Lepra Reaction And Erythma Nodosum Leprosum

Lepra Reaction And Erythma Nodosum Leprosum


 Type IReversal reaction/lepra reaction /Jopling Type I 

  • Type lV  delayed hypersensitivity.
  • lf precede therapy than termed down grading reaction i.e. towards LL.
  • Occur after therapy than termed reversal  reaction i.e. towards more tuberculoid.
  • Timing of occurrence is early
  • Common in patients between the two poles of the leprosy spectrum with immunologically unstable borderline forms
  • Higher incidence in BB and BL patients as compared with BT patients.

 Manifestations

  • Inflammation within previously involved macules,papules and plaques
  • Skin lesions suddenly becomes reddish, swollen, warm, painful and tender
  • The rest of skin is normal
  • Neuritis with loss of nerve function
  • Weakness of eyelid closure other organs not affected
  • MC nerve trunk involved – Ulnar at elbow
  • Most characteristic microscopic feature of type I reaction is Edema.

 Cytokines involved

  • Increased activity of T helper (Th)-1 lymphocytes expressing IL-2 and IFN-γ
  • IL-12 is consistently expressed and IL-4 is absent.
  • The IFN-γ and TNF-α producing CD4 cells and T cytotoxic cells are selectively increased .

 Treatment:

Treatment of lepra reactions according to severity 

 

Type 1

Type 2

Mild

NSAIDS

NSAIDS

Moderate

Nsaids , Corticosteroids

NSAIDS , Clofazimine, Thalidomide, Chloroquine

Severe

NSAIDS . Corticosteroids

Thalidomide , Corticosteroids , Parenteral antimony

 
  • DOC glucocorticoids
  • Clofazimine also given
  • Thalidomide – ineffective.
  • Irreversible nerve damage  can set in less than 24 hours
  • So treat promptly with steroids
  • Foot drop d/t involvement of common peroneal nerve

Type II lepra reaction – Erythema Nodosum Leproticum/Jopling Type II:

  • Type II hypersensitivity reaction occurs exclusively in BL, LL .
  • Usually follows therapy (sulfone syndrome) but may precede therapy.

Manifestations

  • Red, painful, tender, cutaneous nodules (deep) appear that are not associated with leprosy patches. 
  • ENL may appear commonly on face, arms, legs. 
  • painful erythematous papules that resolve spontaneously in few day to weeks
  • May reoccur.
  • Iritis

May effect other organ like:

  1.  Periosteal pain (especially tibiae)
  2.  myositis
  3.  pain and swelling of the tendons and joints
  4.  rhinitis, epistaxi
  5.   painful dactylitis
  6.  swollen tender lymph nodes especially femoral
  7.   acute epididymo-orchitis,
  8.  hepato-splenomegaly with hepatitis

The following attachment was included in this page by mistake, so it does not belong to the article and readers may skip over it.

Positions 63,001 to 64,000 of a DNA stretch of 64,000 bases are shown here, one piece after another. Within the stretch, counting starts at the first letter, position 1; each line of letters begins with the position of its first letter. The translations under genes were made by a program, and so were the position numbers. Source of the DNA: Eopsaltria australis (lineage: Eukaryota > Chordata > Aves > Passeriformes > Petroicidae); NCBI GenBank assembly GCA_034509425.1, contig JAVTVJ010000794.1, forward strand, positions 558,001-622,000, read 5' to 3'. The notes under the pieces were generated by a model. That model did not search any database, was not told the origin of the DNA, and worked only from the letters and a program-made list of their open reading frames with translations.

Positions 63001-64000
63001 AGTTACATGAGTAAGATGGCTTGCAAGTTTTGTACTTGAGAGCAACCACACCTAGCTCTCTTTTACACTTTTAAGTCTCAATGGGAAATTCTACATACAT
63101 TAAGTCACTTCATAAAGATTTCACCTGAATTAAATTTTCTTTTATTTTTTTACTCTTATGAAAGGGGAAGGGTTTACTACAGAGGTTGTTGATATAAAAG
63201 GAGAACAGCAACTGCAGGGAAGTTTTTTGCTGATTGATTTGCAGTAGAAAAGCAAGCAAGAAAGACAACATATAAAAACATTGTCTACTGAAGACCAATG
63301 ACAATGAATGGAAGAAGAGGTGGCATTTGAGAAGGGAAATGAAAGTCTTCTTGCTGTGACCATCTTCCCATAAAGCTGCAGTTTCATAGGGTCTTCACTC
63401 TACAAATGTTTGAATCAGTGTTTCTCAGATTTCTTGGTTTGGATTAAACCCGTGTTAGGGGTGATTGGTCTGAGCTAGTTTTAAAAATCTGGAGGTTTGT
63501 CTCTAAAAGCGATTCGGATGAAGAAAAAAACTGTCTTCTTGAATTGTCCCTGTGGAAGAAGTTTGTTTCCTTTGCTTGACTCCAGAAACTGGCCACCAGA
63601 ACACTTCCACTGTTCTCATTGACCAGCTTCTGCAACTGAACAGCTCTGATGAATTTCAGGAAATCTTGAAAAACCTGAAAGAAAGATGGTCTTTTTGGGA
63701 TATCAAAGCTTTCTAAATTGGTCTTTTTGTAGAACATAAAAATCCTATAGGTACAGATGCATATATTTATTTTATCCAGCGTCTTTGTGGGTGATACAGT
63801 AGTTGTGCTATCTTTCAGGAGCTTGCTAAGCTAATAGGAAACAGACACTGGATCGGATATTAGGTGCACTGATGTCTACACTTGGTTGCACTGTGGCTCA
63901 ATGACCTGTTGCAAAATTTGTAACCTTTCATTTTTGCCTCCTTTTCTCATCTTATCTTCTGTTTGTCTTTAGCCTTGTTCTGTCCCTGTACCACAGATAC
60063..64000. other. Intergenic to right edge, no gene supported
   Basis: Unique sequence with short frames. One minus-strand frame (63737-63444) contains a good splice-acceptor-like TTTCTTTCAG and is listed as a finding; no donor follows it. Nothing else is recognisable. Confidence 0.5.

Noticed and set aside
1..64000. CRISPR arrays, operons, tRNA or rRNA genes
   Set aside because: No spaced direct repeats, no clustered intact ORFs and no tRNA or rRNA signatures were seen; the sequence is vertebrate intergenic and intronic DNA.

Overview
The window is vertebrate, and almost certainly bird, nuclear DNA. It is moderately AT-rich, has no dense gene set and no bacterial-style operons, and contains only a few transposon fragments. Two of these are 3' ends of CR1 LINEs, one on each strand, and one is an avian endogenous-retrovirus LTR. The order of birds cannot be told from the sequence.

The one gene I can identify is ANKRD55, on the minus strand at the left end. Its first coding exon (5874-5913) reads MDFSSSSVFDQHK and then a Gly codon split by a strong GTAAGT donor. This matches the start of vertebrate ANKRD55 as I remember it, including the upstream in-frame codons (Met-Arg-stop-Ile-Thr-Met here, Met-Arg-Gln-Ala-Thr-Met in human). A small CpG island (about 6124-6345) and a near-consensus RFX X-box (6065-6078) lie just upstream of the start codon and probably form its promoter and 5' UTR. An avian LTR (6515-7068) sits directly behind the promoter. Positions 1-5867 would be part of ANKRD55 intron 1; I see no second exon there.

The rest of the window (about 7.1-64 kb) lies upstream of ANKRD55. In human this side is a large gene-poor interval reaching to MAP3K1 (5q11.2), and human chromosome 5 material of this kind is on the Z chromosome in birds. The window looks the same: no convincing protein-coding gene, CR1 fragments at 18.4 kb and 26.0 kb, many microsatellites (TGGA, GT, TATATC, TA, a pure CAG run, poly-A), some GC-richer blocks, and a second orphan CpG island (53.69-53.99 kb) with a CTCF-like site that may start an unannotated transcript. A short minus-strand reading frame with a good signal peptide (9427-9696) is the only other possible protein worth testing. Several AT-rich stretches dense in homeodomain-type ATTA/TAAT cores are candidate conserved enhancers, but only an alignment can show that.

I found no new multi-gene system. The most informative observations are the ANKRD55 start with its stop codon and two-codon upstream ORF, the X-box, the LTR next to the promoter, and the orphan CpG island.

9.   endocarditis with/without arhythmia
  10.  Glomerulonephritis.

  Central role in pathobiology:

  • TNF
  • Tumor necrosis factor-alpha play a central role in the pathobiology of type II lepra reaction/ ENL.
  • A predominant Th2 cytokine profile has been observed  with increased expression of IL-6, IL-8, and IL-10 as well as sustained production of Th2 cytokines, IL-4, and IL-5. 

Treatment

  • Mild – antipyretics alone
  • Moderate to severe – Ist drug to be used glucocorticoids
  • DOC: thalidomide
  • Clofazimine – More active than in Type I.

 Lucio’s Phenomenon:

  • Type  III Hypersensitivity exclusively in diffuse lepromatosis form of LL,
  • Usually seen in untreated patient. .

 Treatment:

  • Glucocorticoid and thalidomide is effective.
  • Wound care and therapy for bacteremia.
Exam Question
 

 Type I Reversal reaction/lepra reaction /Jopling Type I

 Type lV  delayed hypersensitivity.

  • Common in patients between the two poles of the leprosy spectrum with immunologically unstable borderline forms
  • Higher incidence in BB and BL patients as compared with BT patients.

 Manifestations

  • Inflammation within previously involved macules,papules and plaques
  • Skin lesions suddenly becomes reddish, swollen, warm, painful and tender
  • The rest of skin is normal
  • MC nerve trunk involved – Ulnar at elbow
  • Most characteristic microscopic feature of type I reaction is Edema.

 Cytokines involved

  • Increased activity of T helper (Th)-1 lymphocytes expressing IL-2 and IFN-γ

 Treatment:

Treatment of lepra reactions according to severity 

 

Type 1

Type 2

Mild

NSAIDS

NSAIDS

Moderate

Nsaids , Corticosteroids

NSAIDS , Clofazimine, Thalidomide, Chloroquine

Severe

NSAIDS . Corticosteroids

Thalidomide , Corticosteroids , Parenteral antimony

 
  •  DOC glucocorticoids
  •  Clofazimine also given
  •  Thalidomide – ineffective.
  •  Irreversible nerve damage  can set in less than 24 hours
  •  So treat promptly with steroids
  •  Foot drop d/t involvement of common peroneal nerve

Type II lepra reaction – Erythema Nodosum Leproticum/Jopling Type II:

  • Type III hypersensitivity reaction occurs exclusively in BL, LL .
  • Usually follows therapy (sulfone syndrome) but may precede therapy.

Manifestations

  • Red, painful, tender, cutaneous nodules (deep) appear that are not associated with leprosy patches. 
  • ENL may appear commonly on face, arms, legs. 

  Central role in pathobiology:

  • TNF
  • Tumor necrosis factor-alpha play a central role in the pathobiology of type II lepra reaction/ ENL. 

Treatment

  •  Mild – antipyretics alone
  •  Moderate to severe – Ist drug to be used glucocorticoids
  •  DOC: thalidomide
  •  Clofazimine – More active than in Type I.
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